The nation’s largest African American Video Oral History Archive, The History Makers, is hosting the Inaugural Reception in San Antonio last week at the Plaza Club and conducting interviews. According to their website, “The History Makers, the nation’s largest African American video oral history archive, is traveling to San Antonio to conduct interviews for its archive, and to seek partnerships with local educational and cultural institutions, such as Our Lady of the Lakes University, the University of Texas at San Antonio, and the San Antonio Public Library.” The organization has scheduled interviews with several people that are knowledgeable about black history.
The organization will be in San Antonio a week and “will interviewed nine African Americans, whose video oral histories will be preserved permanently at the Library of Congress and made available on The History Makers Digital Archive.” Those scheduled to be interviewed are United States Air Force Cyber Strategist Annette Benging; retired research chemist William C. Davis; United States Air Force Retired Major General Alfred K. Flowers; past President of the National Medical Association Dr. Leonard Lawrence; St. Philip’s College President Adena Williams Loston; Premier Artworks Co-Founders Aaronetta and Joseph A. Pierce, Jr.; former councilmember Mario Marcel Salas; the first African American president of the State Bar of Texas, Lisa Tatum; Army Nurse Corps Retired Colonel, Lawrence C. Washington; and the City of San Antonio’s first female African American Mayor Ivy Taylor.
Those in attendance, included City of Live Oak’s Mayor Mary Dennis; INFLUENCE Magazine publisher Cedric D. Fischer; Second Baptist Church Senior Pastor Rev. Dr. Robert Jemerson; and Bexar County Commissioner Tommy Calvert’s Chief of Staff Amy Putney, among others. The reception is co-hosted by History Makers Alfred K. Flowers and Mario Marcel Salas. The History Makers, is a 501 (c) (3) non-profit organization headquartered in Chicago, Illinois, and “is dedicated to recording and preserving the personal histories of well-known and unsung African Americans. It is the largest video oral history archive of its kind, and the only massive attempt, since the WPA Slave Narratives of the 1930’s, to record the African American experience in the first voice.”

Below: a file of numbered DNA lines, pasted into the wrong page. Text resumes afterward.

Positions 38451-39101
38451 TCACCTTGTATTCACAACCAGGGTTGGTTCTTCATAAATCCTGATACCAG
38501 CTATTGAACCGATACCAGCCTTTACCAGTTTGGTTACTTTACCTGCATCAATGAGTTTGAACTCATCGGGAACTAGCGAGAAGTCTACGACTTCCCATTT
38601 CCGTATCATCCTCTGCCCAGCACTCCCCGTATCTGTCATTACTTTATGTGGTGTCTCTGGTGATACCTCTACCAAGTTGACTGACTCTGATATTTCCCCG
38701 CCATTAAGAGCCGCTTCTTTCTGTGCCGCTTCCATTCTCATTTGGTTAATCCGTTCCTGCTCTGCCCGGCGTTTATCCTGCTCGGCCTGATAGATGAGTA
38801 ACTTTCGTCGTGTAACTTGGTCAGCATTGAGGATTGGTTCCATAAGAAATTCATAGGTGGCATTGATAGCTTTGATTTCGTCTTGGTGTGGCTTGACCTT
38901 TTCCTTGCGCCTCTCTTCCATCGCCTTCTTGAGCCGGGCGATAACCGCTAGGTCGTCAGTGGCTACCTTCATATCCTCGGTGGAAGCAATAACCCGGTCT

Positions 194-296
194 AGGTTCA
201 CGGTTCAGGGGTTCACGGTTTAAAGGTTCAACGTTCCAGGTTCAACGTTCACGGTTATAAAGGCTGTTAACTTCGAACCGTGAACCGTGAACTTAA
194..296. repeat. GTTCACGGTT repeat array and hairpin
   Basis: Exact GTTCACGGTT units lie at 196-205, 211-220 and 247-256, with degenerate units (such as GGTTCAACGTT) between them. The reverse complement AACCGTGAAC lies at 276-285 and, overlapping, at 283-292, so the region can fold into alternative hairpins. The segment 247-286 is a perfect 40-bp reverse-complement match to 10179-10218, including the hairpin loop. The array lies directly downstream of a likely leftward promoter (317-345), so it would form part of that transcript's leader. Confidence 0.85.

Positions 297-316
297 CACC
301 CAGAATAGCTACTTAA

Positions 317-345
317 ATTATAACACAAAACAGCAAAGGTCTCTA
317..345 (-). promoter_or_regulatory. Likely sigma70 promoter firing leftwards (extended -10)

This event is important or otherwise important history may be lost. For Example, during the years 1990 t0 199, Frontline 2000, a civil and human rights organization in San Antonio, was responsible for securing the Texas Martin Luther King State Holiday by threatening a boycott and civil action in court if a Super Bowl was allowed to be played in Houston. The National Football League had already gone on record that they would not play in Arizona unless that state honored Dr. King. The San Antonio delegation headed by Rick Greene and Mario Marcel Salas approached the Texas Speaker of the House at the time , Gib Lewis, and demanded that Texas honor Martin Luther King or a boycott would take place and a suit would be filed in court. Only a few states had not honored Dr. King at the time and Texas was one of them. The bill was being held up by the Calendars Committee of the House which was headed by Pete Laney. Hence, Texas created an official state holiday in honor of Dr. King thanks to the work of Frontline 2000.
Older history is just as important. In 1936 G.W. Bouldin once lived at 1730 East Houston Street. He died on July 5, 1936 after having had a very robust life. He came to San Antonio in 1908 and worked as a Pullman Porter for the railroad, an occupation that many blacks in San Antonio had at the time. Many of them boarded at the corner of Iowa and Pine Street in a boarding house in between duties on the train at Sunset Station. Bouldin was born in Hondo, Texas and soon after coming to San Antonio established a black newspaper called the San Antonio Inquirer. It was while he was the editor of the paper that the Bureau of Investigation began harassing him for articles that appeared in his paper critical of the treatment of black soldiers at Fort Sam Houston that were eventually hanged on the Salado Creek for their part in protecting the black community of Houston G.W. Bouldin was tried and convicted under the Espionage Act in 1919 and sent to Leavenworth Prison. Bouldin went on to become a builder, a real estate man, a mortician, and a newspaper man.
On November 1, 1917, the U.S. army held court-martials at the chapel at Fort Sam Houston in San Antonio. The military court tribunals indicted the men of the 24th Black Infantry for participating in the so-called “Houston Riot,” Nineteen soldiers were hanged for trying to help a black woman being brutalized by Houston Police, and the need to protect themselves from white harassment and mobs.